Entertainment Magazine

Review #3725: The Good Wife 4.2: “And The Law Won”

Posted on the 10 October 2012 by Entil2001 @criticalmyth

Contributor: Henry T.

Written by Ted Humphrey
Directed by Rosemary Rodriguez

This was one of those patented busy episodes that this show does from time to time that could have easily ended up a mess. For the most part, the episode kept true to its busy, complicated schematic, with the subplot involving Kalinda keeping it from being a great one. It centered very much on Alicia and what she is able to handle.

Review #3725: The Good Wife 4.2: “And The Law Won”

I prefer when the show goes this route because too often, episodes keep Alicia on the sidelines to concentrate on other things. Here, she’s essentially at the center of many storms, and even she can’t believe how much work she has to handle. The show squeezes in a bit of political intrigue mixed with a good legal storyline (even if it gets resolved a bit too abruptly) and continuing the serialized arc of the firm’s money problems. So Kalinda’s little subplot with her husband or ex-husband, depending on how people look at certain things, is the one that doesn’t really fit.

I do wonder sometimes if Alicia knows all of the machinations that occur around her. That was on full display in this episode. Mr. Hayden, the trustee, hovers around the firm and assesses the various states of employees within it. This was foretold to be coming from last week’s premiere, and initially, there doesn’t look to be a discernible pattern. As the episode progresses, the pattern emerges. Any firm employee mentioned by Hayden to Alicia is immediately cut loose. It may be nothing, or it may be something, but Alicia sees it. She is portrayed here as rather dim — or she could just be playing innocent and that she doesn’t have a Machiavellian bone in her body — and it could be seen Alicia being the favorite child of the firm. This is nothing too new (she is the only fourth-year associate after all to have an office bigger than the others), but there could be a sense that resentment is building around the office. It’s also not the only thing Alicia has to worry about here. She is tasked by Diane to present a bankruptcy plan to the firm’s new landlord, Maddie Hayward, and the meeting somehow ended with Miss Hayward contributing to Peter’s campaign.

Perhaps Alicia should have given the proposal to Miss Hayward’s driver since she did say that he handles her clients. Alicia’s attention is so scattered that she doesn’t even realize that she has put the firm in a precarious position. The reduction in floor space could result in less clientele for the firm, and thus, less revenue. Not a good thing. Hayward figures to be a semi-regular presence on this show so it will be interesting to see if this develops into a genuine friendship or there is some other plot afoot with this new affluent donor. Given how much this show plays around with the moralities of various characters (the less-than-subtle trustworthiness of Louis Canning comes to mind), I wouldn’t be surprised at either outcome. Alicia is right to say to no one in particular that she is exhausted by noon. There are so many balls up in the air that it can be tiring to keep track of all of them. That’s why it’s something of a release valve to see Alicia relaxing in the campaign bus with Peter at the end. Her life is always going to be a complicated mess, but she’s doing everything she can to keep herself sane, even if she still can’t really define her relationship with Peter.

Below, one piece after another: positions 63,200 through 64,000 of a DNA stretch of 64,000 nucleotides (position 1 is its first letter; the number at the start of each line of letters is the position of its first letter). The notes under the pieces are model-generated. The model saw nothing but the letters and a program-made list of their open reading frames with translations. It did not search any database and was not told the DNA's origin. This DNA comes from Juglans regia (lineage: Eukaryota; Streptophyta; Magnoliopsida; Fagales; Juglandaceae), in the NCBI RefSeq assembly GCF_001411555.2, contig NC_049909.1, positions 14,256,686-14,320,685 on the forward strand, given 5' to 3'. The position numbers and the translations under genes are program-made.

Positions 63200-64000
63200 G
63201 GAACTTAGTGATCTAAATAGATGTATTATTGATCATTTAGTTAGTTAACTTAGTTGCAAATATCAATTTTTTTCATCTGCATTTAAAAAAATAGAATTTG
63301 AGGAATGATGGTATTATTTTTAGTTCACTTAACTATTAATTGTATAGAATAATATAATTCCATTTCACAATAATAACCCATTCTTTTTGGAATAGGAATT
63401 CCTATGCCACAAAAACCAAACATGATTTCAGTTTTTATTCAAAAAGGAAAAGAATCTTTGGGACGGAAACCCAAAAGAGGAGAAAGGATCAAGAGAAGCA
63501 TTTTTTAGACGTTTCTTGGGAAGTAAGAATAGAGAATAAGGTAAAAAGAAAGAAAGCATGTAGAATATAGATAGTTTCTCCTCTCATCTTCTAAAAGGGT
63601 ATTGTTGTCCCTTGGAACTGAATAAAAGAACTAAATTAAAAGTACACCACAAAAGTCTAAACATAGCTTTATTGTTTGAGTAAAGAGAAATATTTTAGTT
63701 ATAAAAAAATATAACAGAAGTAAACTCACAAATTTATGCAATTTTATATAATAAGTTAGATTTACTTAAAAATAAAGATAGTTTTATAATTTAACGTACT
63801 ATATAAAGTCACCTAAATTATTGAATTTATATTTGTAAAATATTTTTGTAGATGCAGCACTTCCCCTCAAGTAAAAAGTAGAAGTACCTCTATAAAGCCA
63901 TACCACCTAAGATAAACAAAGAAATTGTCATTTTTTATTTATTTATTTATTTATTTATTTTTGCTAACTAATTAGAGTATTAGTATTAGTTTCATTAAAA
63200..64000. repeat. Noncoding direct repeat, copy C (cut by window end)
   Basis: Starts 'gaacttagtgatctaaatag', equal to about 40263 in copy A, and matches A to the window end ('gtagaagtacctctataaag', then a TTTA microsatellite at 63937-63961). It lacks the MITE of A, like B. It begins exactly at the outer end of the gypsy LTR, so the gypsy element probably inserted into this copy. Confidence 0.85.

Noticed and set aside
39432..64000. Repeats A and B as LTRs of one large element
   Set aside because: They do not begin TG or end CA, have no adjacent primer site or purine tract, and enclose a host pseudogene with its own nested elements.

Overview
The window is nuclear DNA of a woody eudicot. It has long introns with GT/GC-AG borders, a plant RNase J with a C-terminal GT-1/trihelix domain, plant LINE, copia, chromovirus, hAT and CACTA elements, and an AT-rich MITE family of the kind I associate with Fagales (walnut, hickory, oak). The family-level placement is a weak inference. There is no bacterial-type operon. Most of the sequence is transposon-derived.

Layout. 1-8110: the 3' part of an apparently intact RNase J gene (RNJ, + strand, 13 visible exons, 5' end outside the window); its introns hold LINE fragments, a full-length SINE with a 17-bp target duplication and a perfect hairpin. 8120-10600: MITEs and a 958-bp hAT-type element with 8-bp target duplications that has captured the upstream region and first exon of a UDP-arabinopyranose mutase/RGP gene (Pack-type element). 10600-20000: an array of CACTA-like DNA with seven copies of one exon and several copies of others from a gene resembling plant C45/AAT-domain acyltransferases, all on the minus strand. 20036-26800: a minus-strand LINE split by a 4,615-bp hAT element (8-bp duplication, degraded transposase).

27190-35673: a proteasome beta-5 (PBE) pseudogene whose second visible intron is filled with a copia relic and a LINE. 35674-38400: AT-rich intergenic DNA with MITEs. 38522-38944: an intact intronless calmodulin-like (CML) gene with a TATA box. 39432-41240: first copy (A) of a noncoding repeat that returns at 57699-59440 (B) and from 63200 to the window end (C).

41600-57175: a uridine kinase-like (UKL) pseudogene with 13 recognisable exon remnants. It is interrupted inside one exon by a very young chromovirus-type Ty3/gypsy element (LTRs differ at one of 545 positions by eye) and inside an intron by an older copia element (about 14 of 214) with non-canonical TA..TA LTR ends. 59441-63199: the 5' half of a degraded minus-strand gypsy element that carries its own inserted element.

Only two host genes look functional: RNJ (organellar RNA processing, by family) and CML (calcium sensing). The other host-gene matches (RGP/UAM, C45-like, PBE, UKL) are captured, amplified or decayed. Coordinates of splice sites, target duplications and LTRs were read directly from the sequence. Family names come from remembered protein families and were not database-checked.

Contrast Alicia’s life with the mess Kalinda has gotten herself into with the business surrounding her ex-husband. Since the end of the first season, the writers just haven’t seemed to get a firm handle on how to keep Kalinda an interesting character. At times, it seems like Kalinda is excited by the guy and might still love him in some twisted way. Kalinda has always been a hard character to get a full read on. Other times, she seems to loathe the very sight of the guy. There is a dangerous vibe about him (or that is what the writers would want viewers to believe), and there is something off about him. Two episodes in and I already want this subplot to be resolved so that Kalinda can move on to other, more important matters. She’s best used as the crack investigator for the firm — the one character who revels in operating outside the law — and this whole thing with her husband is dragging her down. Even Will can see that she’s distracted and calls her out on it because he needs to win his first case as a litigator. By the way, the case of the week was compelling in parts, and then it just ends.

A new twist is presented in the jurors asking questions for witnesses, but that doesn’t factor in the end result of the trial. Yet, I think this is going to continue for some unknown reason. Kalinda told Alicia to drop the firm’s business in wanting to represent Nick’s tow truck company, which Mr. Hayden reneges on since the firm rightly needs all the business it can get, so this is going to go on. I don’t see why Alicia has to hold back on telling Hayden that Nick is personally involved with Kalinda, and that could compromise any business the firm does with him. That could open another can of worms I don’t think anyone would want to be opened, though. While it’s a complicated situation befitting a complicated episode, there doesn’t seem to be an easy way out of this subplot, and it’s hurting the show going forward. I have faith that the show will right itself in due time. It has been done in seasons prior so there is precedent. For now, I still enjoy the adult tone this show sets with every episode.

Score: 8/10

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